Henry Abbott over at Truehoop digs up Jonathan Gibbs, the author of an undergraudate economics thesis about point shaving, and interviews him about the results. My first reaction to the synopsis at TrueHoop was to wonder about players getting bored at the end of the game or just not wanting to run up the score, but Gibbs gives a good explanation of how this would interact with the spread.
Here's an interesting piece on adult-child play from an anthropological perspective:
American-style parent-child play is a distinct feature of wealthy developed countries -- a recent byproduct of the pressure to get kids ready for the information-age economy, Lancy argues in a recent article in American Anthropologist, the field's flagship journal in the United States.I don't have anything informed to add to this; personally I've been playing with my daughter a lot, but I also try and give her a lot of space to play and explore on her own.
"Adults think it is silly to play with children" in most cultures, says Lancy, who teaches at Utah State University. Play is a cultural universal, he concedes, "but adults aren't part of the picture." Yet middle-class and upper-middle-class Americans -- abetted, he says, by psychologists -- are increasingly proclaiming the parents-on-all-fours style the One True Way to raise a smart, well-adjusted child.
I do think it's interesting that Lancy refers to play as a cultural universal. If play is really universal across cultures, isn't it likely possible that it's not a cultural phenomenon at all? I assume children who are isolated from other children (or even playful parents) still play.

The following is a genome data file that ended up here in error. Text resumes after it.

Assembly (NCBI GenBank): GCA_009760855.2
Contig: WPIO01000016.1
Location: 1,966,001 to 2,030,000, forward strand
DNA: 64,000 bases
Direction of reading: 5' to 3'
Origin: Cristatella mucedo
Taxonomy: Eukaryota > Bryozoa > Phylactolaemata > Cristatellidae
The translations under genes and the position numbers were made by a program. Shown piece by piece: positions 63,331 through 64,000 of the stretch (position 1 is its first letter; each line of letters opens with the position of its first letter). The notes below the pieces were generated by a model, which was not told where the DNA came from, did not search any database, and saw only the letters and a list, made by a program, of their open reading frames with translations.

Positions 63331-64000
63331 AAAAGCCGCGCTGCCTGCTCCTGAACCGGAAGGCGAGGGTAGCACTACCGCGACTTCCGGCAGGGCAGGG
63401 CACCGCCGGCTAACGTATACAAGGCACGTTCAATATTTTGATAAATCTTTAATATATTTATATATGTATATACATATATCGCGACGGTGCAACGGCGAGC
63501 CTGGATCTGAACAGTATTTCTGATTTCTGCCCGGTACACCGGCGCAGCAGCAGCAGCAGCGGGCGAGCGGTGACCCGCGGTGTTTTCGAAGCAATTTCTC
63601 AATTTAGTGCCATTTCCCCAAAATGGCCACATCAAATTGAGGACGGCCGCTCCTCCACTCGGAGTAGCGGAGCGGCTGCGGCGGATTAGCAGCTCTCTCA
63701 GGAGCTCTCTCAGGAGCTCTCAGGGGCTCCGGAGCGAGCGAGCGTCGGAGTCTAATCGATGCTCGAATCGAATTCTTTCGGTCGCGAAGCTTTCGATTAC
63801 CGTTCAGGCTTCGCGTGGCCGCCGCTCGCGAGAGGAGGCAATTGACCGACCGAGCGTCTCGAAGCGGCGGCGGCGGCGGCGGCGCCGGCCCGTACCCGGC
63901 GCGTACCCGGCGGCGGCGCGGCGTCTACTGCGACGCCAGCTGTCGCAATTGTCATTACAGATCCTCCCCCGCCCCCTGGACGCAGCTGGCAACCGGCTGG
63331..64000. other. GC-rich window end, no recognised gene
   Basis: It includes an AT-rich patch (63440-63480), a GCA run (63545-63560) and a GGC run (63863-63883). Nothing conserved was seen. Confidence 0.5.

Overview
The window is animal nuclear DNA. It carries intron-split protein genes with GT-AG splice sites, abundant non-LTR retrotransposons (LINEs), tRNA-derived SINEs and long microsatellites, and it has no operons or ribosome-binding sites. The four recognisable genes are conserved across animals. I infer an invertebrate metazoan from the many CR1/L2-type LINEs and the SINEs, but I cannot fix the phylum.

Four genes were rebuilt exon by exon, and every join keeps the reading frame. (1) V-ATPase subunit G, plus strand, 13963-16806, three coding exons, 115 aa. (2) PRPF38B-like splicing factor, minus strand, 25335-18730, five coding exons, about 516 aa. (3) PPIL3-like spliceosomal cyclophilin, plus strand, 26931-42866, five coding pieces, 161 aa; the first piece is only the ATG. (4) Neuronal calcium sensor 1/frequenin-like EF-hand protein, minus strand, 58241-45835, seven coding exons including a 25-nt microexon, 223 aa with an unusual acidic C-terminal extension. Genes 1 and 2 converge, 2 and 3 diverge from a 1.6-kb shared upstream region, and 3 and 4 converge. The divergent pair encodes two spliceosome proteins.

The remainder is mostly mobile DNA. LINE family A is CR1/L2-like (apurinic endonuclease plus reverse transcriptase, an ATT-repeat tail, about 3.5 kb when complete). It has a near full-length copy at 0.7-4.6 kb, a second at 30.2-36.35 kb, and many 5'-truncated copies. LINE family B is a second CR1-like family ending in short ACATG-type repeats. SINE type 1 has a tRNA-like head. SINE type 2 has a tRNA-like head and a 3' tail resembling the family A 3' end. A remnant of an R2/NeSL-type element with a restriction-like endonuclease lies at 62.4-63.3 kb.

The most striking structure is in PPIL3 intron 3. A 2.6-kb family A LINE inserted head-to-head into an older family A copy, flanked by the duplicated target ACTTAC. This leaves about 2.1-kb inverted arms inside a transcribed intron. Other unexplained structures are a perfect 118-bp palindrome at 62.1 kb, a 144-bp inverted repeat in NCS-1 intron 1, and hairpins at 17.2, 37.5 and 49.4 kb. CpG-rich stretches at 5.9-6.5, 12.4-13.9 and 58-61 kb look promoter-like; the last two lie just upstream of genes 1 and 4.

(While I'm on the subject of parenting practice, here's an article in praise that I found particularly interesting a couple months back -- when I wasn't really blogging.)
Actually, linking to the DARPA homepage probably isn't too smart either.
I was stunned by the specific cruelty of this cancer diagnosis for Grant Achatz, currently the chef at Alinea and only 33 years old. I haven't had the opportunity to eat at either of his restaurants here in Chicago, but I've heard enough about it from friends (and reviews!) to know that he's a genius, a real treasure for the city. We'll be pulling for him.
MORE: Barrett, who's actually eaten at Alinea, has more here.
I need to start blogging again, and Harry Potter 7 (spoilers follow!) is as good an excuse as any -- especially when it was so disappointing. Not that I didn't enjoy reading it; there certainly was a lot of payoff, and I particularly loved the insight into and tweaking of Dumbledore. But the line-by-line writing was the clunkiest of the big books (especially in the middle section), the ending seemed contrived and inelegant, and the characters for whom I most wanted to see big payoffs were either ignored or mishandled.
Ron and Hermione in particular didn't have much opportunity to shine in the end (even in the epilogue!). Ginny was mostly out of the picture, despite her closeness with Harry and that provocative earlier brush with Voldemort. And of course the biggest single disappointment of the book was the lack of any kind of confrontation between Harry and Snape. Their connection, so well handled in the first six books, had great potential for some kind of redemptive, sacrificing act; instead, Snape dies over a technicality that's introduced in the last book without even getting a chance to engage Harry directly. And then why is his story relayed through the pensieve after the last book set up the ideas of occlumency and legilmency so well?
Anyway I don't think it ruins the series, and in a lot of ways the magical-technicality-laden ending was to be expected after the other books (which, by the way, I'm quite fond of). But I at least was hoping that ultimately the arc would be artless and transparent, and so I was disappointed.
MORE: J.K. Rowling reveals even more about what happens in the Potterverse after the end of book 7.